Why almost nothing you see in the IKEA catalogue is real
Photographing hundreds of rooms full of thousands of different products for an IKEA catalogue is a hugely complicated and expensive business - which is why the company has found a better way: almost none of the houses, rooms or furniture in the photographs actually exist.
When you flick through the IKEA catalogue every turn of the page brings another charmingly colourful, lived-in family room packed with cleverly designed Swedish furniture.
It’s as if the company sends photographers to swoop in and snap ideal family homes just as the owners round-up the children and hop in the family Volvo for a day out.
But not only are those rooms not part of real homes, they’re not even real photographs. Almost all of the images in the IKEA catalogue are now generated from scratch by artists at a computer, rendered from meticulously created wireframe models of real furniture and littered with digital depictions of the detritus of wholesome family life: bowls of fruit, children’s’ drawings, shelves of books.
This brings a range of advantages. Sometimes the products are not yet in production, so photographing them would require prototypes to be made and shipped to the photo shoot. Houses need to be found as locations, lighting carefully tweaked, accessories scattered in just the right way. When you need hundreds of such images, the costs can become huge.
Martin Enthed, the IT Manager for the in-house communication agency of IKEA, said: “The most expensive and complicated things we have to create and shoot are kitchens. From both an environmental and time point of view, we don’t want to have to ship in all those white-goods from everywhere, shoot them and then ship them all back again. And unfortunately, kitchens are one of those rooms that differ very much depending on where you are in the world. A kitchen in the US will look very different to a kitchen in Japan, for example, or in Germany. So you need lots of different layouts in order to localise the kitchen area in brochures."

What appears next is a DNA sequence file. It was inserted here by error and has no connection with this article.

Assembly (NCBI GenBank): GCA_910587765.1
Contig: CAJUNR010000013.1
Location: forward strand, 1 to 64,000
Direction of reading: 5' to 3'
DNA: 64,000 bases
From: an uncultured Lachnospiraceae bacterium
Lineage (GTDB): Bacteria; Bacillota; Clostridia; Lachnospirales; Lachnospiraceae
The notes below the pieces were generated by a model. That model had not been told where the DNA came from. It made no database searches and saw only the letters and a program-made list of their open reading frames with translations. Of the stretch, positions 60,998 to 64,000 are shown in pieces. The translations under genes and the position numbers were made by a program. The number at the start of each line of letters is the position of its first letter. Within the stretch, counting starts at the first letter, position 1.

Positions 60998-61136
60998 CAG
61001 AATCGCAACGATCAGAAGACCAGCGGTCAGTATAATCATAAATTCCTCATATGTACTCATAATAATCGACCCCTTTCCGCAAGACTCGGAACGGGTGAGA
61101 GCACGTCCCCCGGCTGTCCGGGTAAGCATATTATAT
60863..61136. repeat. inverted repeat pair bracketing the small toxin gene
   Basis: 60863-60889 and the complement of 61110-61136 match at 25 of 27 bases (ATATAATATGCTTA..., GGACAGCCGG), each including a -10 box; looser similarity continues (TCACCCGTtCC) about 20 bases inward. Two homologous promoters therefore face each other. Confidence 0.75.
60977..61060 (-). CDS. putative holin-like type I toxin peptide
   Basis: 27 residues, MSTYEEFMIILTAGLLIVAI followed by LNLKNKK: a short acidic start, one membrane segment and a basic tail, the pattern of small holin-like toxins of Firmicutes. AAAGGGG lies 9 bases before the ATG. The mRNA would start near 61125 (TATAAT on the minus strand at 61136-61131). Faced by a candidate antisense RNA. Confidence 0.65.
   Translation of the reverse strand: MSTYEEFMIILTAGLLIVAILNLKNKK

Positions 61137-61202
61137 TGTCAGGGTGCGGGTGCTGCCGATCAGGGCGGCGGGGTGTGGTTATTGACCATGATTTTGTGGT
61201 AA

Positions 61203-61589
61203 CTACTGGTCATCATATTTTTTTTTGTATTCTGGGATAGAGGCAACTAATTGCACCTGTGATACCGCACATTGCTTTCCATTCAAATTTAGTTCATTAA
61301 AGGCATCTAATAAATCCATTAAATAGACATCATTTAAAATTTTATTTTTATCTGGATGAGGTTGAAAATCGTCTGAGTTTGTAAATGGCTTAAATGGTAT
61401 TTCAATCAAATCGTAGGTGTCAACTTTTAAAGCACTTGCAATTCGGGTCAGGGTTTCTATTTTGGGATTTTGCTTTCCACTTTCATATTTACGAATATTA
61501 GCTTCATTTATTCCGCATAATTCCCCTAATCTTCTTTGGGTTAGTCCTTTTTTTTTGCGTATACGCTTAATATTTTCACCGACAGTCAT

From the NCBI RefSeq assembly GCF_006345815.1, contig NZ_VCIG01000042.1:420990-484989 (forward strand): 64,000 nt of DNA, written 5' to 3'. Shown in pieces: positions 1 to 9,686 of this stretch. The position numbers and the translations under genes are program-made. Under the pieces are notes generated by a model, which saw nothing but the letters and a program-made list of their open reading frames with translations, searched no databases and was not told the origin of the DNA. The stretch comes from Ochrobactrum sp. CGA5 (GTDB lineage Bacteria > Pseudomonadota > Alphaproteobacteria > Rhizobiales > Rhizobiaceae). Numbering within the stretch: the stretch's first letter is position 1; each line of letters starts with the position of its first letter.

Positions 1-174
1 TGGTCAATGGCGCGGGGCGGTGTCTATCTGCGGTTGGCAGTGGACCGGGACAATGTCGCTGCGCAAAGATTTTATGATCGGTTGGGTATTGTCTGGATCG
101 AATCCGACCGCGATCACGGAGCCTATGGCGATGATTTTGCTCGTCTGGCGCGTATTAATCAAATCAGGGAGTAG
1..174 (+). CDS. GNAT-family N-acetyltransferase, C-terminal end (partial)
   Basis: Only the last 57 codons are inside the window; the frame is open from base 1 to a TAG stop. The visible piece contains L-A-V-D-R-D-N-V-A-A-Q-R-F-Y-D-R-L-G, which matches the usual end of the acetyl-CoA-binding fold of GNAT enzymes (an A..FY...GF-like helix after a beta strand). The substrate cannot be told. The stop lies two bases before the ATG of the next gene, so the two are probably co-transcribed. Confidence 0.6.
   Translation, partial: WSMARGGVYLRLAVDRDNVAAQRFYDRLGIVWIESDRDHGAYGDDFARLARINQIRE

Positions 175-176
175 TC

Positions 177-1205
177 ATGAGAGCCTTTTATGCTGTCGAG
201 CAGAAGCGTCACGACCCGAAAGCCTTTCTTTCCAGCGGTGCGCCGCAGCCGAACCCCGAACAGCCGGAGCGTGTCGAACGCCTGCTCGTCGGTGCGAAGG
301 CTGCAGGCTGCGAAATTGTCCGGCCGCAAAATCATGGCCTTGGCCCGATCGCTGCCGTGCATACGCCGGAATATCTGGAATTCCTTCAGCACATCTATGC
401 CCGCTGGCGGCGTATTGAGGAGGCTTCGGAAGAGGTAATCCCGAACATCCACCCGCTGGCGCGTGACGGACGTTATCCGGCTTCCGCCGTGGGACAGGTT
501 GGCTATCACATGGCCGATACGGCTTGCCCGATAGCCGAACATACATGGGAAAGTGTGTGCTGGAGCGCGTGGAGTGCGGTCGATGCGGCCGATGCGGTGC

Alternatively, CGI can be tweaked easily if changes are needed and models of furniture can be dropped in front of any conceivable background.
Initially the company had only intended to use CGI for simple product shots on white backgrounds, such were the limitations of the technology and its own expertise. But since then its use has ballooned.
Enthed told The CGSociety that it all started with a single chair in a catalogue released in 2006, the Bertil. The results were good so staff continued developing product shots for new pieces.
But in 2010 the company used its first full room image in a catalogue, complete with artificial architecture, decorations and objects. Not a single part of the image was "real". The catalogue after that had four or five fully-CGI room scenes. Today, three quarters of all images in the catalogue are generated by computer.
Enthed told the website: “We understand how important the knowledge of home furnishing is. How homes look, how homes feel, and so on. The experienced photographers at IKEA have been working with the interior designers on re-creating this feel for fifteen to twenty years, some of them.
“We needed to translate that knowledge over to the 3D artists who were tech-savvy but in some cases coming directly from school. We needed them to understand the kind of feel we wanted the images to convey. It was very hard at the beginning.”
To solve the problem the company trained all its photographers as 3D artists, and vice versa. Many stayed in their new roles, but it also gave everyone in the business an understanding of how images were created – either photographically or by computer. Now the company doesn’t differentiate between the two, it just splits them into “good” and “bad” images when judging what to use in catalogues or other publications.
The company now has such expertise in CGI that it has developed its own tools, such as a feature that allows an object such as a bowl of fruit to be dropped into a digital scene and settle realistically on a surface such as a table automatically. The code has now been adopted by the makers of the modelling software IKEA uses, 3DSMax, and will be part of the 2015 version of the software used by artists around the world.
IKEA has built up a library of around 25,000 models, including its own products and generic objects used to fill rooms, which makes the creation of new images much faster than in the early days.
Rendering the images is massively demanding on computer resources, so IKEA have a system where computers are automatically recruited to work on images when their user is away from their desk or out of the office.